The author of the book "Global Warming Primer,” Jeffrey Bennett, breaks the climate change discussion down to logic, using two facts and a conclusion:
1. Fact: Carbon dioxide is a greenhouse gas, by which we mean a gas that traps heat and makes a planet (like Earth or Venus) warmer than it would be otherwise.
2. Fact: Human activity, especially the use of fossil fuels — by which we mean coal, oil, and gas, all of which release carbon dioxide when burned — is adding significantly more of this heat-trapping gas to Earth’s atmosphere.
3. Inevitable Conclusion: We should expect the rising carbon dioxide concentration to warm our planet, with the warming becoming more severe as we add more carbon dioxide.
I buy that. Seems simple enough to follow, so why doesn’t everybody else buy that? Logic was my favorite class in college, and the logic here summarizes the science I was learning. But in his Fast Company article, Per Epsen Stoknes suggests that when the rational argument doesn’t work, we should embrace the irrational mind.
He suggests that people respond better when the message is localized. Charts showing global numbers and facts don’t persuade people as much as relating the problem to local situations. In Maryland’s anti-fracking campaign, I think it was successful partially because people could visualize some of the local problems that would have occurred in the western counties targeted for fracking.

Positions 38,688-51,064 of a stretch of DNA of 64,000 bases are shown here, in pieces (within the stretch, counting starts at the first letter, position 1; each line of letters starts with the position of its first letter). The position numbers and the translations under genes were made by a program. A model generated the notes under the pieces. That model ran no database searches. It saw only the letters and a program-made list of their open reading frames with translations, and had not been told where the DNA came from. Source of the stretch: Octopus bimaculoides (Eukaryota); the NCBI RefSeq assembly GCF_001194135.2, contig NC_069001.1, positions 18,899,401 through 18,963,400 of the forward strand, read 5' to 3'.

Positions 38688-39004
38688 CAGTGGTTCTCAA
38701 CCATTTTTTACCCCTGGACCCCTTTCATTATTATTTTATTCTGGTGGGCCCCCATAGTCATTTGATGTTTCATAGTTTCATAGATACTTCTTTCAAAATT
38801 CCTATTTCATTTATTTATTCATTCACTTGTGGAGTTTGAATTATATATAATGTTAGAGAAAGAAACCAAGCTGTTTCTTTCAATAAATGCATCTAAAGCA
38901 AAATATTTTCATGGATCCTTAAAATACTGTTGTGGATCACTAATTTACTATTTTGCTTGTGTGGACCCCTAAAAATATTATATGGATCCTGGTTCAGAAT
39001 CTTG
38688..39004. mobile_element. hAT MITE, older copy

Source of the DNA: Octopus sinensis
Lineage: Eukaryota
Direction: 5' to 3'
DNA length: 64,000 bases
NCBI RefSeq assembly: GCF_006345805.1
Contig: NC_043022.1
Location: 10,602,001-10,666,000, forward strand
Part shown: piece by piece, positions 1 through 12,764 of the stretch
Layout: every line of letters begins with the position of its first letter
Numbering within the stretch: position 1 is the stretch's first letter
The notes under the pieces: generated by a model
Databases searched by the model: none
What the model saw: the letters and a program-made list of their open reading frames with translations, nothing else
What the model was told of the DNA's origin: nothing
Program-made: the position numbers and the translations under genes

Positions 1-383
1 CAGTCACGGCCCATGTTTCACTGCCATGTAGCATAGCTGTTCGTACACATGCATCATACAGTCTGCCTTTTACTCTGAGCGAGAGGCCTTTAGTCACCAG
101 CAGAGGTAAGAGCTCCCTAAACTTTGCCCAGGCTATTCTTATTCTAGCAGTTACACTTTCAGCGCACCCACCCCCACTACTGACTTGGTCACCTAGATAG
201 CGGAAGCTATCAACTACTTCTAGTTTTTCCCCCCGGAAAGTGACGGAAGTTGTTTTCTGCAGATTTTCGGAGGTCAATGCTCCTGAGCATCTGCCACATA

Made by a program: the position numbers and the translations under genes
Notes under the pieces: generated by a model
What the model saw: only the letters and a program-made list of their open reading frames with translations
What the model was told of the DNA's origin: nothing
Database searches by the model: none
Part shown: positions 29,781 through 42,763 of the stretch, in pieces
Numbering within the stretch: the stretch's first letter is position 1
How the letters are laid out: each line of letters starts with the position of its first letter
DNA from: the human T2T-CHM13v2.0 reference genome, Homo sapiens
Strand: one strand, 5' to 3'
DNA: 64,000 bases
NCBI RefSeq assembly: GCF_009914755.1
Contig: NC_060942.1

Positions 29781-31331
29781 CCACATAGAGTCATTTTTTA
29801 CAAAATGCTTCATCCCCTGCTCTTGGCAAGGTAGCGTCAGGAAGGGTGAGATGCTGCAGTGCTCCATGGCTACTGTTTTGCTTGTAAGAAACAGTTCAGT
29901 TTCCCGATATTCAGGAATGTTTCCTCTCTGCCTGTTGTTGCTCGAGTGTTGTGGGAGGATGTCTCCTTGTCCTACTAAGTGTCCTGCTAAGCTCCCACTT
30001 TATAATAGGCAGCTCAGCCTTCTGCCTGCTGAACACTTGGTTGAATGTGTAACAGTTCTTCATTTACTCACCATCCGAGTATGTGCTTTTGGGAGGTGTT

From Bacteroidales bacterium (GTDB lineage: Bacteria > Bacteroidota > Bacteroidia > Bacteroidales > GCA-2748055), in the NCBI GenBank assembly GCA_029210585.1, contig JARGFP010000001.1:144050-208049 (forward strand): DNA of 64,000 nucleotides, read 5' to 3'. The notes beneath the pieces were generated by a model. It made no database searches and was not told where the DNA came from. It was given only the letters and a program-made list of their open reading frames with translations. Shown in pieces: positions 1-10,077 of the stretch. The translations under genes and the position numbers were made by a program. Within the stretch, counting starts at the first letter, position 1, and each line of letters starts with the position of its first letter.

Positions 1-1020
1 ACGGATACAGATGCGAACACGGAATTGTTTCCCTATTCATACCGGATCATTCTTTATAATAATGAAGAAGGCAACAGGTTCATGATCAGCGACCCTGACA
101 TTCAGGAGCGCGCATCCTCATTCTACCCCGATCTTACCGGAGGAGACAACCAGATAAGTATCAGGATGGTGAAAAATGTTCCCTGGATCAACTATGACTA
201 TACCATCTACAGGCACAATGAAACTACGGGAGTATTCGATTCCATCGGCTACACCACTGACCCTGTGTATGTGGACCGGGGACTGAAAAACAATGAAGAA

His other suggestions such as keeping the message positive and not making people feel guilty make a lot of sense. He suggests that people respond to peer pressure and react positively when they see and hear about what others are already doing. That leads to government leaders responding accordingly and stopping from obstructing efforts to stop climate change.
I need to change my 3-minute elevator speech. I thought I could persuade people about the perils of relying on non-sustainable energy sources with a couple of simple facts about carbon dioxide. I won’t stop using logic, but I will try to be more cognizant of the psychological reasons why many people resist accepting the reality of climate change.